Nineteen states plus Washington DC have legalized medical marijuana with legislation pending in six more states. Washington and Colorado have even legalized the sale of marijuana for recreational purposes. In the wake of this trend, I was hired by a consortium of successful California medical marijuana growers to explore how they could create a public company, attract investors and sell shares; perhaps making their pot stock the next Apple.
After extensive research, which included retaining the top marijuana defense attorneys in California, the results were not encouraging.
The growers wanted to go public for a variety of reasons, but mainly to eliminate Federal, state and local raids and arrests, and destruction and confiscation of their property. Every grower I had met had spent time in jail.
Legalizing marijuana and welcoming it into the mainstream makes too much sense not to happen, but it is not going to happen today. First off, the anti-marijuana establishment has too much at stake. The Drug Enforcement Agency employs over 10,000 people and has an annual budget of $3 billion. The U.S. has spent over $1 trillion fighting the Drug War with over half of Federal inmates in jail on drug related charges. In 2009 alone, 1.66 million people were arrested on drug charges in the U.S., with 4 out of 5 merely for possession.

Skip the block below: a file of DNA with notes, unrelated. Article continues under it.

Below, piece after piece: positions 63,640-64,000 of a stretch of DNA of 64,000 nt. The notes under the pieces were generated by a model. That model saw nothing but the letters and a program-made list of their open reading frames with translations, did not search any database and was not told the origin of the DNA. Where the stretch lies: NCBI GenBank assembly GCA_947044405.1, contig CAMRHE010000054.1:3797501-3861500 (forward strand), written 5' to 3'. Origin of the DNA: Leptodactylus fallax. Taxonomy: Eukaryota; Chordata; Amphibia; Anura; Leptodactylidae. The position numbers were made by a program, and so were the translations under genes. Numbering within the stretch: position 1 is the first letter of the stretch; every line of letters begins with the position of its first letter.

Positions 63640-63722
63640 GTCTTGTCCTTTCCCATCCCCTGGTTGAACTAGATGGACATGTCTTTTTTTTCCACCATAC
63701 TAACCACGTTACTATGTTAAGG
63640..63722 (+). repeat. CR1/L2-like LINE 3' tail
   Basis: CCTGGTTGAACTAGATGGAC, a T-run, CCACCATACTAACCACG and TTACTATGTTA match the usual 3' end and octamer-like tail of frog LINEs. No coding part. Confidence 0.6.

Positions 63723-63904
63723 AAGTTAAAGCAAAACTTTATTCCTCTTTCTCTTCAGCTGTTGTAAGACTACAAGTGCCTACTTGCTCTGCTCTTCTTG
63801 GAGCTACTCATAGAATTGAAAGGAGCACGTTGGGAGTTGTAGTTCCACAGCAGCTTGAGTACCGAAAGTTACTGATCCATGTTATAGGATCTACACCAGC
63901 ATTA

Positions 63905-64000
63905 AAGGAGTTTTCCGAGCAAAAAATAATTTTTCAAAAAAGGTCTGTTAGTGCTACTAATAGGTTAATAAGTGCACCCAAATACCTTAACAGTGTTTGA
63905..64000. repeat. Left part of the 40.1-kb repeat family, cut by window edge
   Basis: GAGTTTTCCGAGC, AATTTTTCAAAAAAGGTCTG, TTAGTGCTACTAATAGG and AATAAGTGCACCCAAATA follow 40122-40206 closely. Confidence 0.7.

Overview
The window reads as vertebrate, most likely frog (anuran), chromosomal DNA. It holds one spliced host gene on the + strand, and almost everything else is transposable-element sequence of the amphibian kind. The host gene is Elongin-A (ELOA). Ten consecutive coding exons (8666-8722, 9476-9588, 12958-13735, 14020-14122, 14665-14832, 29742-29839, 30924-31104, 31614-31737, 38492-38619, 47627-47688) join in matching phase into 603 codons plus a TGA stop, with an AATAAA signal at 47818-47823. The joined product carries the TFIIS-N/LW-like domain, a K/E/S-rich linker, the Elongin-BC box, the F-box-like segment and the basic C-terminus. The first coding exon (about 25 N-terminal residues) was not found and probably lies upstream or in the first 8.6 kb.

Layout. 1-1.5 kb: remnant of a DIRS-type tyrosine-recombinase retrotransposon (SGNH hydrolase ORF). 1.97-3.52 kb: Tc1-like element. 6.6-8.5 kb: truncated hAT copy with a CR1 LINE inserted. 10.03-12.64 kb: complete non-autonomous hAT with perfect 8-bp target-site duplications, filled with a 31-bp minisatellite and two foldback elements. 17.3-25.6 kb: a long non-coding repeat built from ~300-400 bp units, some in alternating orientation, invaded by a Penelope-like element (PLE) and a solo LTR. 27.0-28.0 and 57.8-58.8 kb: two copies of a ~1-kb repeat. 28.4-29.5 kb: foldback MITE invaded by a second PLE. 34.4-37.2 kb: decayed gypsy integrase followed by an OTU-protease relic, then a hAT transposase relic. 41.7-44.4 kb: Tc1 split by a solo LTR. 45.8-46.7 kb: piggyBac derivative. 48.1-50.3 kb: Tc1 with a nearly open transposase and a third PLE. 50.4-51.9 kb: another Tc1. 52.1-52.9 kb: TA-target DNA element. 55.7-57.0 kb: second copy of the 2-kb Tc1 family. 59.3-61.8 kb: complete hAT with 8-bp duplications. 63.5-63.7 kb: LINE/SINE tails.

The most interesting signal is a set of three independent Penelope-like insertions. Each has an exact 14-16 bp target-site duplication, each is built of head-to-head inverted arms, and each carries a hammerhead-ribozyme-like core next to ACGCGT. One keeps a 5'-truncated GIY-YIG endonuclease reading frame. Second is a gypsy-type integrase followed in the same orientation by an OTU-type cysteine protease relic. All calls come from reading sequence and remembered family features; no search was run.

According to MarijuanaBusinessNews.com, based upon information from the Drug Enforcement Agency and other published sources, the domestic marijuana market is about $100 billion annually. This is about the same size as the domestic market for distilled alcohol – an industry that is regulated and pays lots of taxes. In 2012, federal tax revenues for alcohol were $10 billion, and there was an additional $6 billion per year in state & local tax revenues from the sale of alcohol. A 2008 study by a Harvard economist indicated that full legalization of drugs in the U.S. would result in a $44.1 billion savings from law enforcement costs. Considering both the tax revenues that would result from legalization and the costs of keeping drugs prohibited, legalization is inevitable.